Coal is unloaded onto large piles at the Ulan Coal mines near the central New South Wales rural town of Mudgee in Australia, March 8, 2018.
David Gray | Reuters
Shares of Australian coal producer Whitehaven has risen 200% this year.
The share price of the Australian-listed miner has risen about 150% since the Russia-Ukraine crisis started in late February, and hit a record high of 7.90 Australian dollars ($5.47) on Wednesday.
In other words, an investor who purchased Whitehaven shares late last year would have seen his or her investment increase more than three times.
Chatter among stockwatchers on the popular online Australian stock market forum HotCopper has also increased.
Some were excited over Whitehaven’s all-time high while others were careful that its share price could be “too high.”
But one analyst had words of caution.
For investors who are toying with whether to cash in on the stock should be wary as the stock is now highly speculative, Australian stock analyst Under The Radar Report mining analyst Peter Chilton said.
“It’s a good company but there’s been a great deal of share price exuberance, which is not sustainable,” Chilton said.
Based on its last full-year results, Whitehaven is not profitable. The coal producer had about A$500 million in losses last year, including impairment write-offs.
Last year, it attributed its poor performance to the high value of the Australian dollar, Covid-19, production issues and ironically, the falling price of coal. The company is due to release its latest 2022 annual results on Thursday.
But this year, underpinning Whitehaven’s rise is the meteoric increase in the price of thermal coal, the world’s go-to fuel for energy production.
The price of the fuel shot up even faster after the war in Ukraine started, with high-grade thermal coal trading at record highs above $400 a tonne In comparison, over the past ten years, high-grade thermal coal has fetched between $50 and $120 a tonne.
The Ukraine crisis and the European Union’s subsequent ban on imports of Russian coal – which took effect earlier in August – has taken out a chunk of the global coal supply. It has forced many European countries to go further afield to Australia to source for supplies of the fuel, driven by greater urgency as winter looms.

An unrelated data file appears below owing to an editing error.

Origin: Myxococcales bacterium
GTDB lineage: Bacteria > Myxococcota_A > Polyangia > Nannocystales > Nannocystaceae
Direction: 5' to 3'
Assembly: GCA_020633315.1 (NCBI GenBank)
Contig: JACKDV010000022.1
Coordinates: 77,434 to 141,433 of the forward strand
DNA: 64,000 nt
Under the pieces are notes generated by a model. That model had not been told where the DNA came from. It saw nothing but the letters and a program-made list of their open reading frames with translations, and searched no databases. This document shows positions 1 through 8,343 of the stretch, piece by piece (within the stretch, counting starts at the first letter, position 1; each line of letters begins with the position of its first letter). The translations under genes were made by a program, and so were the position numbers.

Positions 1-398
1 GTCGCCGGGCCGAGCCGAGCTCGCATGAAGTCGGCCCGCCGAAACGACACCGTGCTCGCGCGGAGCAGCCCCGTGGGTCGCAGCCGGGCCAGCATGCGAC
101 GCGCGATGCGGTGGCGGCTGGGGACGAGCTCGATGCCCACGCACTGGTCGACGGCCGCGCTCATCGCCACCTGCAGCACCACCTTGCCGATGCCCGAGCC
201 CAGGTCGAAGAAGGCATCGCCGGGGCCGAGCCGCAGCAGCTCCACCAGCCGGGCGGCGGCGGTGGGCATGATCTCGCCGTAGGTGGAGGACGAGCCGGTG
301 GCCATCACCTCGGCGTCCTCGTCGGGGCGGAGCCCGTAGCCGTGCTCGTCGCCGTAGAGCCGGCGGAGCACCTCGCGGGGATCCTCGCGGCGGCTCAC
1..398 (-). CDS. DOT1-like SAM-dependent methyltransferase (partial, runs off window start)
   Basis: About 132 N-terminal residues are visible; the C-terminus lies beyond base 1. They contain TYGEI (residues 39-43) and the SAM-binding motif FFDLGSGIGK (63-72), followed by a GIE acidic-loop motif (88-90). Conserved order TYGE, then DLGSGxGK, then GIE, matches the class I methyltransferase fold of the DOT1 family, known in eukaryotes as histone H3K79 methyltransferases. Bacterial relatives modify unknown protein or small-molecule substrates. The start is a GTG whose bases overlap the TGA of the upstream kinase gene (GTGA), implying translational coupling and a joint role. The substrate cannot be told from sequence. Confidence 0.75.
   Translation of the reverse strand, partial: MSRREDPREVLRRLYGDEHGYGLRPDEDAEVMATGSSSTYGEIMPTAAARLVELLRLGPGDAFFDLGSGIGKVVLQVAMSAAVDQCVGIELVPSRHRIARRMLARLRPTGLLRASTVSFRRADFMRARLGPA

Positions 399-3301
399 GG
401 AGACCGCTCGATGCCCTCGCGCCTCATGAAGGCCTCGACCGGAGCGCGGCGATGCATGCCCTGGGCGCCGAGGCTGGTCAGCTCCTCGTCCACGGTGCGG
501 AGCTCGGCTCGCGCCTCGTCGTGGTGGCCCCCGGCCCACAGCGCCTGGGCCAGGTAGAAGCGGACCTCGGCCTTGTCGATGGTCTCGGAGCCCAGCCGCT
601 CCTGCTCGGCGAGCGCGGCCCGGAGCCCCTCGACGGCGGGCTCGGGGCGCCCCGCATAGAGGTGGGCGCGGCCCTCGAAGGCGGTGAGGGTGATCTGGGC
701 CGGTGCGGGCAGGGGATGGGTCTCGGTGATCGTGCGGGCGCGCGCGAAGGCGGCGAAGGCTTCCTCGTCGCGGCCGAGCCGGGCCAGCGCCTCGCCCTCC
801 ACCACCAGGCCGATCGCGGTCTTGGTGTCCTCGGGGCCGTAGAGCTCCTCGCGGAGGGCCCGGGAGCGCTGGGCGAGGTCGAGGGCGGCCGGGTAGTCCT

The International Energy Agency warned in a report last month that global coal demand is set to return to an all-time high this year while coal consumption in the European Union could rise by 7% this year on top of last year’s 14% jump.
Efforts to curb emissions have been put on a backburner with coal being the “the largest single source of energy-related carbon dioxide emissions,” the IEA said.
“With other coal producers facing constraints in replacing Russian output, prices on coal futures markets indicate that tight market conditions are expected to continue well into next year and beyond,” the IEA said in a statement in July.
Impact of Russia’s war on Ukraine
The Russia-Ukraine crisis has exacerbated what had been an already been a tight coal market, said Pat Markey, managing director of Singapore-based commodities advisory Sierra Vista Resource.
“Stronger gas markets have underpinned the strength in coal-fired generation; hence, this has increased the demand for thermal coal,” Markey said.
“Even before the Russian-Ukraine war, there has been an overall lack of investment in the upstream side of the coal business; consequently, supply has not kept pace with demand, which is supportive of the price for coal.”
It’s not just Whitehaven which has benefited but so has its thermal coal mining peers including New Hope, Terracom and Yancoal, Markey said.
On Monday, New Hope released quarterly results revealing its earnings (EBITDA) nearly doubled that of the previous quarter.
Terracom’s share price is now nearly A$1, up from 20 cents at the start of the year.
Last week, Anglo-Australian miner BHP posted its highest yearly profits in 11 years as a result of high coal prices.
“Basically, the price of thermal coal is going through the roof … it’s at historically high levels. Like many commodities, including oil, there’s been a dearth of supply because of reduced investments,” said Chilton, the mining analyst.
“We are careful on whether [coal prices] can go higher, because we’re surprised that it’s gone as high as it has.”
Markey said in the medium term, the market seems to be supportive of high coal prices and Whitehaven has an advantage given the high quality of its coal but he did not want to say how high the price of the stock could go.
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